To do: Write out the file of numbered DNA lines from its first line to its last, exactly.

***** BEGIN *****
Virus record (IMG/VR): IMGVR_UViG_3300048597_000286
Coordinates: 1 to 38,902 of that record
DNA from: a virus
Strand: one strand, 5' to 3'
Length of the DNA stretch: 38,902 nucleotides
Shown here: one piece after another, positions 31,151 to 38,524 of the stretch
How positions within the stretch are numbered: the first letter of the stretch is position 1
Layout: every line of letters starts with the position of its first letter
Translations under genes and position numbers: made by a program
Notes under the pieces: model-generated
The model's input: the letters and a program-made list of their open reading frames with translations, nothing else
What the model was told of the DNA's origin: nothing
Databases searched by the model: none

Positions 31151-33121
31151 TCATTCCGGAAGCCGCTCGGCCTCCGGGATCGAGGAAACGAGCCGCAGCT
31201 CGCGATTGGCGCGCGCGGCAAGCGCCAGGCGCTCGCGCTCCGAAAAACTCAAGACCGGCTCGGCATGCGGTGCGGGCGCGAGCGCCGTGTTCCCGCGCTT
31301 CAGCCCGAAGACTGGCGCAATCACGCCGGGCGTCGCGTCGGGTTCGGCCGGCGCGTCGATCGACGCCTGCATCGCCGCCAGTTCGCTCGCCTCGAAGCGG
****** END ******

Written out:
Virus record (IMG/VR): IMGVR_UViG_3300048597_000286
Coordinates: 1 to 38,902 of that record
DNA from: a virus
Strand: one strand, 5' to 3'
Length of the DNA stretch: 38,902 nucleotides
Shown here: one piece after another, positions 31,151 to 38,524 of the stretch
How positions within the stretch are numbered: the first letter of the stretch is position 1
Layout: every line of letters starts with the position of its first letter
Translations under genes and position numbers: made by a program
Notes under the pieces: model-generated
The model's input: the letters and a program-made list of their open reading frames with translations, nothing else
What the model was told of the DNA's origin: nothing
Databases searched by the model: none

Positions 31151-33121
31151 TCATTCCGGAAGCCGCTCGGCCTCCGGGATCGAGGAAACGAGCCGCAGCT
31201 CGCGATTGGCGCGCGCGGCAAGCGCCAGGCGCTCGCGCTCCGAAAAACTCAAGACCGGCTCGGCATGCGGTGCGGGCGCGAGCGCCGTGTTCCCGCGCTT
31301 CAGCCCGAAGACTGGCGCAATCACGCCGGGCGTCGCGTCGGGTTCGGCCGGCGCGTCGATCGACGCCTGCATCGCCGCCAGTTCGCTCGCCTCGAAGCGG